What you do see in the dark though is the places like Penzance can often appear nearer than they are, you can’t always see the curve of the coast and what seems like half a mile away turns out to be 5.  You need to be prepared for that otherwise its all to easy to get really depressed by. these elastic destinations.

As I got to Penzance I was expecting the CP to arrive at 38 miles, but actually I hit about 40 before I got there.  That dragged on and I started to get a little frustrated.  But I had to put my blinkers on a bit.  I couldn’t afford to lose focus at 40 miles knowing I probably had 65 more to go!!  I was looking forward to hot food, and the extra 2 miles wasn’t welcome at that point.

Penzance – CP 2

Penzance CP was again a fabulous place.  Support was brilliant. I grabbed some pizza and a coffee, took a couple of minutes then up and out and back onto the route to head towards Lands end via the joy that the Minack steps can bring!!

That CP stop actually really set me up for the next section.  The coffee and the pizza hit the spot brilliantly, I walked the next 5 minutes, letting the food settle, warming back up.  Then when I started running again I really felt re-juvinated.  I knew that I had what it would take to get me to Lands End!

The route from Penzance through Newlyn to Mousehole has a lot of tarmac, it’s hard and without road shoes your feet are not always happy.  It was a section I just had to grind out a little. Focus, one foot in front of the other, repeat, repeat, repeat …

Leaving Penzance I was over 40 miles in and I was now into territory new to me – I had a maximum experience of 40 miles on the coast path from last summers night run (Roseland Peninsula).  Every mile now was going to test me!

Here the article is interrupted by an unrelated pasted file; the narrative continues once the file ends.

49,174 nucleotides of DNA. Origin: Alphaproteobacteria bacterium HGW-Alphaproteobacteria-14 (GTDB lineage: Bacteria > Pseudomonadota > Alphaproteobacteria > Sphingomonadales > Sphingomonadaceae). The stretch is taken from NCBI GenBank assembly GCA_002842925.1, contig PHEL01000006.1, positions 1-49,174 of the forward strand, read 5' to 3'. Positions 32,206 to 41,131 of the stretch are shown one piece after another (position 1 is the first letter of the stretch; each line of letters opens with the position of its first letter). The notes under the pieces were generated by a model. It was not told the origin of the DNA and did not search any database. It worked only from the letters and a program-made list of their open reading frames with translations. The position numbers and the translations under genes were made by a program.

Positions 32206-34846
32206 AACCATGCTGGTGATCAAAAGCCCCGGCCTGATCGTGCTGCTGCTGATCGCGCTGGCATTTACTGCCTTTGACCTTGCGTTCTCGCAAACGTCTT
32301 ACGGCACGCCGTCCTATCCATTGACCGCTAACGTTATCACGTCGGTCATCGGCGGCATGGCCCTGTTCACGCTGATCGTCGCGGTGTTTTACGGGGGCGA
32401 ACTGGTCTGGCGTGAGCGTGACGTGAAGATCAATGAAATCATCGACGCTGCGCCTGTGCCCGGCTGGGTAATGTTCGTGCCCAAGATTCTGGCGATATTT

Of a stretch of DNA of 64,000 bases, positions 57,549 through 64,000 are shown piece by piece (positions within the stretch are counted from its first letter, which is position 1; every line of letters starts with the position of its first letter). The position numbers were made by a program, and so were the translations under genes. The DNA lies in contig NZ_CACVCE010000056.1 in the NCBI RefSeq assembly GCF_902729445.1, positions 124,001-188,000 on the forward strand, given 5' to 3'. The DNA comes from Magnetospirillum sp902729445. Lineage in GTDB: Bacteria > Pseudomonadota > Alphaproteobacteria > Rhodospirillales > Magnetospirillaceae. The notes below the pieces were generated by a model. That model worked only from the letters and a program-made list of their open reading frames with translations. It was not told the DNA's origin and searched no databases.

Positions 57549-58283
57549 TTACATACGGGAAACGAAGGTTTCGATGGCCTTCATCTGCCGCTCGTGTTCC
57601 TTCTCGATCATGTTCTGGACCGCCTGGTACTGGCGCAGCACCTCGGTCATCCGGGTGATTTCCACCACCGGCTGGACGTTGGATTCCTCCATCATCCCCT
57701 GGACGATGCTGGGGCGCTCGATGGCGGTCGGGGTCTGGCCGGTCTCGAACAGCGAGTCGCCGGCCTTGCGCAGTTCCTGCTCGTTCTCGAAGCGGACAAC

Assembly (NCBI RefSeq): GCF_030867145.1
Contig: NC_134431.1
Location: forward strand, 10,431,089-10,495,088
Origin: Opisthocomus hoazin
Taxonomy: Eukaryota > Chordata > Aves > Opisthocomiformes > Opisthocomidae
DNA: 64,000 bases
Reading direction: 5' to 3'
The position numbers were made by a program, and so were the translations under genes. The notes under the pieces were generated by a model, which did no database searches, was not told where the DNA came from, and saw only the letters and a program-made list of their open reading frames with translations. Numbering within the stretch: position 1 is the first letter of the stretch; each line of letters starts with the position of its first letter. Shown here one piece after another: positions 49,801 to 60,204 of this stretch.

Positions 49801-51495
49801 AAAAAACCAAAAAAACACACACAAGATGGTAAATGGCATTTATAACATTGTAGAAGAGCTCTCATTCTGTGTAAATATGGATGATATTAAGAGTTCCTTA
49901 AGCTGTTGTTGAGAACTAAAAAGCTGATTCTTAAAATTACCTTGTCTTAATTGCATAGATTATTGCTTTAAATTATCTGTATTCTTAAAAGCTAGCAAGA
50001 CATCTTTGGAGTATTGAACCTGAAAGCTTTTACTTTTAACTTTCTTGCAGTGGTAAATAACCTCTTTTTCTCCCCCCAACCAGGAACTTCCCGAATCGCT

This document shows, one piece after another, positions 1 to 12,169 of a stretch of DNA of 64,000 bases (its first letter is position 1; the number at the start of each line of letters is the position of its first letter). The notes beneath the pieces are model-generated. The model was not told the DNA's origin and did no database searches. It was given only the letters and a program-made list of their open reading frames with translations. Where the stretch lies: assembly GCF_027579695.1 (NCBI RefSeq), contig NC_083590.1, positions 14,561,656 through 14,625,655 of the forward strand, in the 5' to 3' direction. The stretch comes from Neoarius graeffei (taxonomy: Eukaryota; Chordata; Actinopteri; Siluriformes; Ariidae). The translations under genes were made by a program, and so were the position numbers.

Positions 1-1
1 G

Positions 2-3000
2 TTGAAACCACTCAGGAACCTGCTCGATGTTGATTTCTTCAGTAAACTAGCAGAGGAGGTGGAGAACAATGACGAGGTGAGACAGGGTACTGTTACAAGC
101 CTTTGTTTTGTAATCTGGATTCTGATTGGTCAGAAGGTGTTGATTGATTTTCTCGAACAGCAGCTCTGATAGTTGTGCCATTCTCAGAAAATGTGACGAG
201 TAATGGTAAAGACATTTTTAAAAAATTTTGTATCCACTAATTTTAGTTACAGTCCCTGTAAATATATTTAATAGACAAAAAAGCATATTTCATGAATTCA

My next challenge was Lamorna.  Having seen the excellent videos by Stephen Cousins (Link), I was a bit concerned over the path out of Lamorna.  Rocks, unclear routes, cliff edges and pitch darkness sounded a little daunting.  Having recce’d the route out of the cove the day before race day I felt a little more comfortable about how dangerous it was. It’s not one to how the wife in advance!! But the route I say enough in daylight. A recce here I a good idea!

Arriving at Lamorna there was again excellent support and I headed straight through to the rocks.  That went well, I was confident in the route and just ploughed through.  The recce was super helpful.  What appears as an impassable pile of rocks with no obvious path (in the dark) is a little challenging but having looked in the daylight I knew better what to do!  That said, you are still inches from the edge of the path, and a big thing this route and race requires is the utmost respect from those taking part.  Its dangerous, no doubting, and that’s before you even hit the steps in the last few miles!!!!

I headed towards PorthCurno and the Minack steps. These steps have a hideous reputation. But then any steps after a tough 50 mile race are going to have to try very hard to not be hated! As it is they are not all that terrible, Helped now by a new handrail (not nice to look at but helpful to climb!). The other thing to consider is that these steps  aren’t all that bad when you compare it to the steps up the ‘bitches’!

At this point I was just finding the legs moaning a bit about steps.  I had reached 50 miles and steps were a little more effort.  I had poles with me but they remained stashed to this point.  They were going to make an appearance a little later but up to now I hadn’t used them.  In all honesty there is a mix of thoughts on poles at the. Arc.  The route is soft going early on with narrow paths that are twisty and awkward. So much so that at times poles are a massive hinderance and hazard, whereas other times they can really help.  I had some spots in mind where I was thinking of using them and had Lands End as my target for getting them deployed.

Up at the Minack I met the Flying Angels (not for the first time). Topped up my fluids, had a quick chat and then pushed on.

Now, in theory I had run the route from here to Portleven, all but the final 4 miles or so.  This gave me some confidence on the day as I didn’t recall anything scary!  In reality it was impossible to know where I was due to the darkness.  Apart from the occaisional landmark that you couldn’t miss (Levant tin mine for example) I recognised none of it and the previous running experience was of no use!